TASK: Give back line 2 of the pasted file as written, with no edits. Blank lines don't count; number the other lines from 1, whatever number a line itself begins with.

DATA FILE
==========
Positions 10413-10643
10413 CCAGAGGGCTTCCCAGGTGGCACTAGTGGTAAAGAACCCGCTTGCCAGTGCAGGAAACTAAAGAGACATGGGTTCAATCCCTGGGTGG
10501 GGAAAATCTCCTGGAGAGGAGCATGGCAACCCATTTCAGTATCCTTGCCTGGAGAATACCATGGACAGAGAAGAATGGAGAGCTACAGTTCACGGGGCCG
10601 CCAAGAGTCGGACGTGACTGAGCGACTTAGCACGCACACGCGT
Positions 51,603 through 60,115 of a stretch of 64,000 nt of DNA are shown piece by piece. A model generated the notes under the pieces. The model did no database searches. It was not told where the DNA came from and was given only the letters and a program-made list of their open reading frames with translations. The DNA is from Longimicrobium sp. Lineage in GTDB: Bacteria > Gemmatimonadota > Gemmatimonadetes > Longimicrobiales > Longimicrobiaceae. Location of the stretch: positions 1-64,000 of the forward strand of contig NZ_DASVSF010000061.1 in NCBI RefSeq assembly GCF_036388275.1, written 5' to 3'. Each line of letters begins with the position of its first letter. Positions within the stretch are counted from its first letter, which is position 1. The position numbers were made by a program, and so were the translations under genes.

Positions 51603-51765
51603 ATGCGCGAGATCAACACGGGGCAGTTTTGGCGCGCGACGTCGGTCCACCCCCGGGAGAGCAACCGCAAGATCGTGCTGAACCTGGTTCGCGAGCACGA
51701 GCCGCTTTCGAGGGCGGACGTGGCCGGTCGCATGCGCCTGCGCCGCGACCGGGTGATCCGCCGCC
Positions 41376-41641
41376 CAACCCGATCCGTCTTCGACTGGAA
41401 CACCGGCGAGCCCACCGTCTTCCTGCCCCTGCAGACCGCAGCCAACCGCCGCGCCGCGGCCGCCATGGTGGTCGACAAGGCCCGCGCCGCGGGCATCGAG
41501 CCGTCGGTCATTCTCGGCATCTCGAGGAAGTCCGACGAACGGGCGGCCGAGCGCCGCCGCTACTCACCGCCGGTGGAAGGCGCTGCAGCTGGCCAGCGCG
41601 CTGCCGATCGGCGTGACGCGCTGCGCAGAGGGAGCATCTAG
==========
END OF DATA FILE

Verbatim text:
10413 CCAGAGGGCTTCCCAGGTGGCACTAGTGGTAAAGAACCCGCTTGCCAGTGCAGGAAACTAAAGAGACATGGGTTCAATCCCTGGGTGG